Unlike DisplayPort, however, HDMI is more common in consumer technology, mainly because it was first developed for analog solutions like the VGA and audio jack. 

Since its development in 2002, HDMI has gone through a number of iterations and upgrades, with each new one adding more features. 

The latest HDMI version is also called specification 2.1, supporting refresh rates like 8K60 and 4K120. 

What Is 144 Hz? 

As technology continues to improve, developers are always offering new products bundled with the latest improvements in tech, all made for specific needs.

One such technology is 144 Hz (or higher) monitors, fast becoming essential for gamers with high-end gaming setups. But what does 144 Hz mean in the first place?

Simply put, 144 Hz is the speed of your monitor showing a new image after the last one. The hertz (Hz), in this case, represents the refresh rate. So, a 144 Hz monitor is made to refresh your display 144 times per second, showing a new image each time.

ASUS TUF Gaming 27" 2K HDR Gaming Monitor

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This makes a ton of difference for gamers, as a 144 Hz monitor can make the gameplay much smoother while delivering excellent picture quality. Additionally, 144 Hz removes any input lag, which is very useful in games that require split-second precision. 

However, it’s important to note that, unless you have a graphics card that can reliably run 60 fps or higher, getting a 144 Hz monitor isn’t worth it.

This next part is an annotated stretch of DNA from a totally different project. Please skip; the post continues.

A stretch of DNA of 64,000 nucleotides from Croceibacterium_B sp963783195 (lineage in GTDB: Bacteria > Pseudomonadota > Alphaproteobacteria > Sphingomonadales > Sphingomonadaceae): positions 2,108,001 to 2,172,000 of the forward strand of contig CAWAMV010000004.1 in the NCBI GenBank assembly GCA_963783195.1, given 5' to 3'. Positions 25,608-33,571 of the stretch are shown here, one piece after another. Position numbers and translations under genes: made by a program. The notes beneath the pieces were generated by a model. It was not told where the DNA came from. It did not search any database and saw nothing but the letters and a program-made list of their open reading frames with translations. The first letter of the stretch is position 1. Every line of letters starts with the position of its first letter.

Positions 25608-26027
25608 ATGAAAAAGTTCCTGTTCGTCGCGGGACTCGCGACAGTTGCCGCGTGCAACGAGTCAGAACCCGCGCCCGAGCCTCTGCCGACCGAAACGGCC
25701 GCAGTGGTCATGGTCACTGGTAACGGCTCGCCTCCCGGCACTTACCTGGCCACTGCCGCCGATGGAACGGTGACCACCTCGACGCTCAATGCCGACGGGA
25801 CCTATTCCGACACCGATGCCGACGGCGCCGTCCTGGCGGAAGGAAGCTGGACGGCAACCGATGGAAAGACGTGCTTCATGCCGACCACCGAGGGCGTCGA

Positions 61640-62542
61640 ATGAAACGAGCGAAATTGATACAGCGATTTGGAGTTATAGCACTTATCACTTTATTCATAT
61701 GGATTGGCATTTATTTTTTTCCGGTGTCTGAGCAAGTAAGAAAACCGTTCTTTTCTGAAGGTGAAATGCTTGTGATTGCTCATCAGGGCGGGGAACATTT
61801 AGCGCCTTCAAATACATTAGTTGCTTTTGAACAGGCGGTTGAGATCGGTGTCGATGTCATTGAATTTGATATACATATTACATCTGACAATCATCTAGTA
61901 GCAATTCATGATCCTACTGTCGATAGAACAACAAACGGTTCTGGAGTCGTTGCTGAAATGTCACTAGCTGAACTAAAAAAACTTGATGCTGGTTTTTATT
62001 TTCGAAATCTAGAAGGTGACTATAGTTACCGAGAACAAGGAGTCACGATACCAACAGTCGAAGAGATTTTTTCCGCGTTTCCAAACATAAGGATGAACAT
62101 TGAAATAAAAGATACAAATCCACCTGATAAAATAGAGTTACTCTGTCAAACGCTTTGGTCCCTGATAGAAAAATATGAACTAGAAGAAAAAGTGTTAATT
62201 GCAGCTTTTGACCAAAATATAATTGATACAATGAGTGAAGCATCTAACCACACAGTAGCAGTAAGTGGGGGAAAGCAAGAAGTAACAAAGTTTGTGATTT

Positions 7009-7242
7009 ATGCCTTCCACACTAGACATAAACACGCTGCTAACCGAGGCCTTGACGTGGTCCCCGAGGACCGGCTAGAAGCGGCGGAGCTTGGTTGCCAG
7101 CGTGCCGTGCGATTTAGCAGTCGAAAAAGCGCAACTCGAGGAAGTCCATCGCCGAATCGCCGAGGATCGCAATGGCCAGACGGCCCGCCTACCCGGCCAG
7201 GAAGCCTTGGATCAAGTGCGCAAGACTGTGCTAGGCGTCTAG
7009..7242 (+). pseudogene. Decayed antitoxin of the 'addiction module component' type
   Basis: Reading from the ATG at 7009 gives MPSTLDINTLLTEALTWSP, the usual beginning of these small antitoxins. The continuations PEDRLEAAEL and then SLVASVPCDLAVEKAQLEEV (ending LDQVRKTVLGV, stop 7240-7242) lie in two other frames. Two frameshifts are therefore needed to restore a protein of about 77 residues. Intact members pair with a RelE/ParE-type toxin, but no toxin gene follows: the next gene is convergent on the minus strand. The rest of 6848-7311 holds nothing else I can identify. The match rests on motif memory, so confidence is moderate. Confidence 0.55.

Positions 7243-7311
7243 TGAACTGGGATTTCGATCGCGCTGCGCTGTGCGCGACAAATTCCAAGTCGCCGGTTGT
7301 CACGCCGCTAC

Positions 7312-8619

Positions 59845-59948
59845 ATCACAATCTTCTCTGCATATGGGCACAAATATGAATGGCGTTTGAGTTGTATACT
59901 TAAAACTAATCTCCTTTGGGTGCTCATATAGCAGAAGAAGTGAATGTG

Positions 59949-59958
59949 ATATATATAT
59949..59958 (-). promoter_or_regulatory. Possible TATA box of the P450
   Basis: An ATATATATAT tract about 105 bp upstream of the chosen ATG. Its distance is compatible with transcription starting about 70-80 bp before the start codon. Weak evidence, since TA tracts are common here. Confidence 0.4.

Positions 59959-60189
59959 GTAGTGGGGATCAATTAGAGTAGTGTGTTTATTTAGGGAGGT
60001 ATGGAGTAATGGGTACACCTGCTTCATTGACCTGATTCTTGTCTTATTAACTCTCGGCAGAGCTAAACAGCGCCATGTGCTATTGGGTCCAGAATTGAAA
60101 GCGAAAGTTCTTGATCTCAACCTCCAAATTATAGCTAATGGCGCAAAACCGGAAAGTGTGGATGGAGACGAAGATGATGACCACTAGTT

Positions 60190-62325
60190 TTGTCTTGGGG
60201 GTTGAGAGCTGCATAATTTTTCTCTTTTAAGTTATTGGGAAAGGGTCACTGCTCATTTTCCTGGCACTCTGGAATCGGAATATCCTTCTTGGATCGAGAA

Will a DisplayPort-to-HDMI Adapter Run at 144Hz?

As mentioned beforehand, yes. 

These days, compatibility is a non-issue, as using an adapter to connect devices that use DisplayPort and HDMI is very effective.

Part of this is because of the DisplayPort’s backward compatibility and the similarities it shares with HDMI.

For example, provided that the DisplayPort is at least version DP 1.2 and the HDMI is at least HDMI 2.0, both can run 4K content efficiently.

Both also come with high bandwidth digital content protection, which lets you play content that needs verification against piracy. 

However, certain conditions must first be met to achieve 144Hz with a DisplayPort-to-HDMI adapter. 

For starters, your PC/GPU needs to have a DisplayPort port, and the monitor needs to have an HDMI port, as the adapter is unidirectional. If it’s the opposite case, then you would need an HDMI to DisplayPort adapter instead. 

HDMI to DisplayPort